3. Popeye (1980)
After the phenomenal success of comic book movies like Star Wars (1977) and Superman (1978), Hollywood studios frantically scrambled to put together similar high-concept blockbusters.
Paramount owned the rights to iconic comic strip character Popeye, and legendary producer and dealmaker Robert Evans assembled a package that combined the talents of director Robert Altman, TV star Robin Williams (in his first movie role), pop star Harry Nilsson, and renowned comics writer Jules Feiffer.
Working on a massive set constructed in a gorgeous bay on Malta, the production went massively over budget. And, far away from studio executives’ watchful eyes, the drug-fueled parties amongst the cast and crew soon became the stuff of legend. While the film made good money at the time, its troubled production cast a long shadow over its critical reputation, and the film is often included in lists of Hollywood’s worst movies. But the film is an almost magical foray into an idiosyncratic, totally self-contained comic book world.
4. Next (2007)
Some movies provide such unintentional campy delights that they fall into the “so bad it’s good” category. And then some delights are so spectacularly stupid, so willfully misconceived, so outrageously misjudged, that they transcend even this category. Next is one of those rare miracles that feels like it was made by aliens who made a valiant attempt to create a human movie.
The indefatigable Nicolas Cage stars as a man who can see exactly two minutes into the future, an ability that comes in handy making bets at casinos. This skill also makes him the target of FBI agents trying to stop a looming terrorist attack. Everything about the movie is so spectacularly wrong, from its nonsensical (and unexplained) central premise to its tastelessly stalkerish romance to its twist ending that simply defies description. Next demonstrates that a movie that does everything wrong, can still be extraordinarily entertaining.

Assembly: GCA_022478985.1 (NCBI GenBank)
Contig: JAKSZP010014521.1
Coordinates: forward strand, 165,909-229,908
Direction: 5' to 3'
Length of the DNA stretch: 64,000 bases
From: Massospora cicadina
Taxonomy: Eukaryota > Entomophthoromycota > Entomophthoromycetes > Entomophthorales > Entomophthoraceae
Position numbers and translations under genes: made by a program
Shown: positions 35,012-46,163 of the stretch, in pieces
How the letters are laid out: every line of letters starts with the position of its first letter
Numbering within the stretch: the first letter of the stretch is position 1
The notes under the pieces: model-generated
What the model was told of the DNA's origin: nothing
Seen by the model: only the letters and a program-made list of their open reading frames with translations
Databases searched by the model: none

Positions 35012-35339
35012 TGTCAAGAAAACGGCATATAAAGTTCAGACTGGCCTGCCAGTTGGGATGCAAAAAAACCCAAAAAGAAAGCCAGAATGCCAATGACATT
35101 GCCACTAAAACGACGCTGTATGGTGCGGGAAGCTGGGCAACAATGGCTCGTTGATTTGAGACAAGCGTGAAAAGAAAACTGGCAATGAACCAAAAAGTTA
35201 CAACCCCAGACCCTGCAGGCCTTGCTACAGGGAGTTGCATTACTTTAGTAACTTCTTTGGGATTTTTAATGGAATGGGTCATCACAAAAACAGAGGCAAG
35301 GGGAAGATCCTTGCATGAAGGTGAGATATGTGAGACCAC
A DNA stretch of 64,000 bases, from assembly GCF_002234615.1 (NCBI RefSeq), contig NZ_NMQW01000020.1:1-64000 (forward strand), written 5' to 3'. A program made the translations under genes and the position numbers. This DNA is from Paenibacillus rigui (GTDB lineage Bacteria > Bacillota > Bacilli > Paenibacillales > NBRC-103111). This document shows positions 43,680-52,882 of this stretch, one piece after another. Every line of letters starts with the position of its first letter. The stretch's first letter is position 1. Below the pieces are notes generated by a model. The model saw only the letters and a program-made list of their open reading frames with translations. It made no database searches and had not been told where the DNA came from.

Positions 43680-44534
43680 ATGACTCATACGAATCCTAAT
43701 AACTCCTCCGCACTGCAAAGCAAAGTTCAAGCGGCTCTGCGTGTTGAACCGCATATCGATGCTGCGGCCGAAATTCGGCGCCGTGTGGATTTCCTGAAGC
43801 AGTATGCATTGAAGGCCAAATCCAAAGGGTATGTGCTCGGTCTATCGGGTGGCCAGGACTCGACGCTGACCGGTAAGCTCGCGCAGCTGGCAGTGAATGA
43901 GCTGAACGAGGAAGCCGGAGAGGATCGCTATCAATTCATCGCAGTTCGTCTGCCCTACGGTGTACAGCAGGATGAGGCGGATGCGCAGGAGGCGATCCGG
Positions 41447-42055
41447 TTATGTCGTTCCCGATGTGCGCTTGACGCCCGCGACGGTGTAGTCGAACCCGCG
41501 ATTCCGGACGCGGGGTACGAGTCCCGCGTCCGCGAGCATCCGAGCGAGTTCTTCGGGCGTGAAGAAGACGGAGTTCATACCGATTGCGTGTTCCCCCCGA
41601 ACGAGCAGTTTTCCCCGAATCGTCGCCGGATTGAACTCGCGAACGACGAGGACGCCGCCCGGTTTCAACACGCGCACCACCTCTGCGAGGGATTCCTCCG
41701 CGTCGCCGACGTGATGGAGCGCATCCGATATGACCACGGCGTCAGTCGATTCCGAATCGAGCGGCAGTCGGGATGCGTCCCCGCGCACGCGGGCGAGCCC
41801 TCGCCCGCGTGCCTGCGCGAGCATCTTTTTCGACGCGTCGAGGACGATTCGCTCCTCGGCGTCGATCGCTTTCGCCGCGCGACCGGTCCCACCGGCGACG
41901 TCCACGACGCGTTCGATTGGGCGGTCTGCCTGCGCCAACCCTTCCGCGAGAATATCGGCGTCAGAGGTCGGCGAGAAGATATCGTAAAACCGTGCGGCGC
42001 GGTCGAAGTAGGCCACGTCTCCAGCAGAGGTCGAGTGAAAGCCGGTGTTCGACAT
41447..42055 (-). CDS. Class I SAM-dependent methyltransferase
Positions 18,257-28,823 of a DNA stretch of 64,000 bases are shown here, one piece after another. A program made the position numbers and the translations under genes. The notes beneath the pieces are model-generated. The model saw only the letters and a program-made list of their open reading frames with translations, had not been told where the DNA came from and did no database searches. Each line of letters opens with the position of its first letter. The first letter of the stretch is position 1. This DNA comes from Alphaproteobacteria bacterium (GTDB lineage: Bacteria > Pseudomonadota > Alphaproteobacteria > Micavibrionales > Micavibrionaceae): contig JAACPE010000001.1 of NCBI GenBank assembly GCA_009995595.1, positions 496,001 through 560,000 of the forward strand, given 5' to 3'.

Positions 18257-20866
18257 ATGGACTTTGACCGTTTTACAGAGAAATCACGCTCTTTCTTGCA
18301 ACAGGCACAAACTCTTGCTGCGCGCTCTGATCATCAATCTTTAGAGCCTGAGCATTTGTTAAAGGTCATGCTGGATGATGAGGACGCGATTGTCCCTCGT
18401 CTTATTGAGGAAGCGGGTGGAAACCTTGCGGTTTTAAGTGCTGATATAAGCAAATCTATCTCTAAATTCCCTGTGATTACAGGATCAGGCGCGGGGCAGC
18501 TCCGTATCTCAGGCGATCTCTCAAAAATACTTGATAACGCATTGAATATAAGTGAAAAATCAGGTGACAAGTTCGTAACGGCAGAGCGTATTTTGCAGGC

5. Starship Troopers (1997)
Having followed a string of Hollywood hits with the notorious flop Showgirls, Dutch director Paul Verhoeven’s next project reunited him with RoboCop screenwriter Ed Neumeier for an adaptation of Robert A. Heinlein’s militaristic space opera. Critics at the time praised the impressive visual effects but criticised what they saw as a fascist undercurrent tainting the heroes’ triumph.
But this, of course, was precisely the film’s satirical point: Verhoeven directed an exciting action-adventure filled with literal star wars that plays like a propaganda film for a future America that has gone full fascist. The discomfort many people feel in watching Starship Troopers is the slow realisation that Americans love to cheer on their heroes – not in spite of the fact that they have bought into a fascist agenda, but because of it.
This article is republished from The Conversation under a Creative Commons license. Read the original article.
Dan Hassler-Forest does not work for, consult, own shares in or receive funding from any company or organisation that would benefit from this article, and has disclosed no relevant affiliations beyond their academic appointment.